(Side note: it is very common for people to feel a welling up of sadness (tears are also common) when tapping into your child self. This is completely normal. Let the emotions move through you. This is the healing already taking place.)
Once you’ve written down anywhere from 5-20 traits, you can move on to the next step.
On a separate piece of paper, or lower down on the same page, you’ll then write “Ideal Inner Adult:”.
Now, think about who you are when you are at your best, today. How do you show up in the world? What are the unique ‘dance moves’ that you bring to every interaction you have with people you like? How do you interact with the world when you are your most relaxed, authentic self?
Again, write down a list of short, bullet-point notes to describe your ideal inner adult. You might write things like calm, confident, generous, loyal, creative, or any other number of traits that feel true for you.
Once you have written down a list of 5-20 things, you’ll move on to the final step of this practice.
Having gotten in touch with these two inner selves, you’ll now be engaging in a slow, intentional conversation between these two parts.
You’ll start (as you always will) with the inner child.
Take a fresh sheet of paper, and write, on the left hand side of the page, “Inner child:”, and then allow him or her to speak to you freely. Allow them to tell you whatever it is they want to tell you.
If you have not been in the practice of checking in with your inner child for any years, the voice might not come to you right away. Which is totally fine. Just as you wouldn’t rush a small child to speak to you in real life, you’re allowed to give your own inner child ample spaciousness to tell you whatever they need to.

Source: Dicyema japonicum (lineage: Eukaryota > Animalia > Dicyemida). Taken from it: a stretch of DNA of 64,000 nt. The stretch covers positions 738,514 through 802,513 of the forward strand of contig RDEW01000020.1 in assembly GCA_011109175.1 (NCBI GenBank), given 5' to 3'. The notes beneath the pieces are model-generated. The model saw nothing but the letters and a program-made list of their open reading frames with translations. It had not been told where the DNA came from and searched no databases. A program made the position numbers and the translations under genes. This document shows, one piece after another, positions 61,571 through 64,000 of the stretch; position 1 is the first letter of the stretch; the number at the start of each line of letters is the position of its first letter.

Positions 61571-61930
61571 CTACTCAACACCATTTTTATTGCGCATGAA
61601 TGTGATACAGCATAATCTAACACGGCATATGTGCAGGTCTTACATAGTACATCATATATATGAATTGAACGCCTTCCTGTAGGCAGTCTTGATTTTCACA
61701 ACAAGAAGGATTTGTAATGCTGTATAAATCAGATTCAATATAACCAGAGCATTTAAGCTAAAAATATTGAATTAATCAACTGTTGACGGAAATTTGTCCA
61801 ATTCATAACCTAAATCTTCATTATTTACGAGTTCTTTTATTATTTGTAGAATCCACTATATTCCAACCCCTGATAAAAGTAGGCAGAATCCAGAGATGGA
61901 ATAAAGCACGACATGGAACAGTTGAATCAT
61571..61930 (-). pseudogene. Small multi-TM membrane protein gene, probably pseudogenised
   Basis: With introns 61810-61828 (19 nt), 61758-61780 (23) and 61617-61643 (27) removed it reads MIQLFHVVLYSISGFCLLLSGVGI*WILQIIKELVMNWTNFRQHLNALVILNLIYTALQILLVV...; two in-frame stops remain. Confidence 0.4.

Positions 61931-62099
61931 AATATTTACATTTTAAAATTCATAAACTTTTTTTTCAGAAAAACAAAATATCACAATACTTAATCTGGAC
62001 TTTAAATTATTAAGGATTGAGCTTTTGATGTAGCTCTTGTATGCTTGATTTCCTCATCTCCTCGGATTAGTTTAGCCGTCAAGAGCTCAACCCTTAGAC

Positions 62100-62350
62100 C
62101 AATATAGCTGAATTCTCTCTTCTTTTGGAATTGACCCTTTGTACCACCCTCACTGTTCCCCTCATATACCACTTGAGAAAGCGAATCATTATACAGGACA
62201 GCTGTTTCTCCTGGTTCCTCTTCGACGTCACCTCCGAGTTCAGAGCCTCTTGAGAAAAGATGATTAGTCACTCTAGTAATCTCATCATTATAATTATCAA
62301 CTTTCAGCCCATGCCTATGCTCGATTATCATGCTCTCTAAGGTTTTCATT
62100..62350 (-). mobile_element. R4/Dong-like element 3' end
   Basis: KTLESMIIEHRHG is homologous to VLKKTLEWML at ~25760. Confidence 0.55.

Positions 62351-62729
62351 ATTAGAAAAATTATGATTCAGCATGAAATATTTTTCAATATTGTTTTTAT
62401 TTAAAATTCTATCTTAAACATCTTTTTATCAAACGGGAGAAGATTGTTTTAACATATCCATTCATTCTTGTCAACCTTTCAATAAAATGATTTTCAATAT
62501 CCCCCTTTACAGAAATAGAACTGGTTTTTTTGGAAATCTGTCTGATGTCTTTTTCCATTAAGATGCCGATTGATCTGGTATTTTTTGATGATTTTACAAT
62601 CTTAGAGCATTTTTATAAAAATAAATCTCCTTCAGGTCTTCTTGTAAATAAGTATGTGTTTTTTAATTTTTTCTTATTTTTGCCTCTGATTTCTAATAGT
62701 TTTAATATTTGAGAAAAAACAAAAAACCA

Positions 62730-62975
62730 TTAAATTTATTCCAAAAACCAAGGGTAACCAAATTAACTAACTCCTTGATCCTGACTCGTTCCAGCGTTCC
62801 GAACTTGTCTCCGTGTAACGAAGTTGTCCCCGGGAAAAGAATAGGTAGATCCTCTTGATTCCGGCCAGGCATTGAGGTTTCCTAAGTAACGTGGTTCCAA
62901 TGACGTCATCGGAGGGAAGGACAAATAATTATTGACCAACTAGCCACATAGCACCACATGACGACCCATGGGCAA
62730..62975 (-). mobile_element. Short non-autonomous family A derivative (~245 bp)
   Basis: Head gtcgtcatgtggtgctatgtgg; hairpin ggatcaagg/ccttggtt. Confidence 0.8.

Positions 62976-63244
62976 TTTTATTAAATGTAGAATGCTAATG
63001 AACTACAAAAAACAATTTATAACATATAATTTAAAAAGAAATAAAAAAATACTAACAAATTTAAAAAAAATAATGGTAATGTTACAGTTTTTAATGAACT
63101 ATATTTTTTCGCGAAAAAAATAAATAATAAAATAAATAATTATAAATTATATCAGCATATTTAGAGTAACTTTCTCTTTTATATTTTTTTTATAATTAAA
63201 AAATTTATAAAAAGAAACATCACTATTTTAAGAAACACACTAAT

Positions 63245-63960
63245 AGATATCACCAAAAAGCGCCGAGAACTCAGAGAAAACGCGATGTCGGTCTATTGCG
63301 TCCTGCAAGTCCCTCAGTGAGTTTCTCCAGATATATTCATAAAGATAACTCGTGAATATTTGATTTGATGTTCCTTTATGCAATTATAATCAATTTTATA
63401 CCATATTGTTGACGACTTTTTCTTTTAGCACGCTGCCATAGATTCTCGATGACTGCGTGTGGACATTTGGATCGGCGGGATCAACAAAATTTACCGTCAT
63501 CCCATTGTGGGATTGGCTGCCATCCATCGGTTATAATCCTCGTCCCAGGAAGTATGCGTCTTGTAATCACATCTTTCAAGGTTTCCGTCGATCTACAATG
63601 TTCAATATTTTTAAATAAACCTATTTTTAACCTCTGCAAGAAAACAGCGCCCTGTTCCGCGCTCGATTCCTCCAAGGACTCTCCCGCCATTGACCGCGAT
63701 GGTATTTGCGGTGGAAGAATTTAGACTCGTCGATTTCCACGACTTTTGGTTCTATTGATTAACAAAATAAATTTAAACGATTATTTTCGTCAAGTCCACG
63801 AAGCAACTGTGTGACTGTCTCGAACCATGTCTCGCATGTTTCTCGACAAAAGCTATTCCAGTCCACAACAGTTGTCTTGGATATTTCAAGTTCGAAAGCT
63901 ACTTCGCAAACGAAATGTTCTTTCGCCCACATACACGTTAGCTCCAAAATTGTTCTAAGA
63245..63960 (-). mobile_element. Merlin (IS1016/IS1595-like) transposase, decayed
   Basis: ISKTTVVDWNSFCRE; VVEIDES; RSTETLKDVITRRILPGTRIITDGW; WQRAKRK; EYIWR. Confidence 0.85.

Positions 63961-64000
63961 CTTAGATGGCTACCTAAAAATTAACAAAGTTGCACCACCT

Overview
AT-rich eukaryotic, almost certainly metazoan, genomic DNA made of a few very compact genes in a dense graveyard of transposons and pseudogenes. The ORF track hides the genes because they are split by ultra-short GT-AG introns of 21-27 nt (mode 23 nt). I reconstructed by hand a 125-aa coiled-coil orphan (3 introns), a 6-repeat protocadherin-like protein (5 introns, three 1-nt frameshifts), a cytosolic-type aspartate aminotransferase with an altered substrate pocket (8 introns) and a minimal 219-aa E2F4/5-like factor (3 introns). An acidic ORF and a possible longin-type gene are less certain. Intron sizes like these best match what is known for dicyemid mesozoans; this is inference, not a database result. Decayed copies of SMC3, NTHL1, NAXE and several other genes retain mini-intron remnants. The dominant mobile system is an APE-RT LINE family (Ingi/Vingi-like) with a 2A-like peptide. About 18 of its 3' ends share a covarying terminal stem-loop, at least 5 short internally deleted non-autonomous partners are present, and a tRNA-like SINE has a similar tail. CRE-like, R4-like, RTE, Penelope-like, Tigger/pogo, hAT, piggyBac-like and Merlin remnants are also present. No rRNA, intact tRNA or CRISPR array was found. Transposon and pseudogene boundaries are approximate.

Perhaps they want to tell you that they miss playing and want to do it more. Or maybe they want you to know that they’re angry at you for ignoring them for so long. Whatever they want to tell you, it is all welcome.
If you notice that your inner child is speaking in big, heady, multi-syllabic words, then it could be a sign that you aren’t yet truly tapped into your inner child. And you may need to take some deep breaths, move your body, and allow the messages to come through in their own time.
Remember, if the process of getting in touch with your inner child is challenging, that isn’t something to make yourself wrong for. You are doing courageous, important work. And an inner child who is reluctant to speak is simply an inner child that doesn’t yet feel safe to express his or her self. Give them time. There is no rush.
Once your inner child gives you a clear message, it is then time for the “Ideal Inner Adult” to respond. You then have a written dialogue between the two of you, until the session feels like it has reached an ending. There is no correct number of back-and-forths that a session needs to have. Some days it might only be two paragraphs of text, and other days it might be 3, 5, or 10 pages of writing. It is entirely up to you. You do the practice until your inner child feels heard.
So that’s the practice. Get in touch with your inner child, and your inner adult. Then, have them dialogue back and forth on a piece of paper. In future sessions, you don’t need to do the first half of the practice over again… you simply do the dialogue portion and allow these parts to speak to each other.
I generally recommend that when this practice is new to you, there’s value in doing the practice regularly. Some people enjoy doing the practice daily, while others benefit more from doing it a few times per week. The frequency with which you engage in reparenting is up to you. Whatever feels most self-honouring is what will work best.
3. Honour your inner child’s messages to you
Whatever messages your inner child tells you, act on them.
Just like any relationship, sitting down and taking intentional time to listen to the other person’s inner world is important. But if your inner child is telling you what desires they have, then the logical next step is to take action on incorporating what they’re asking for.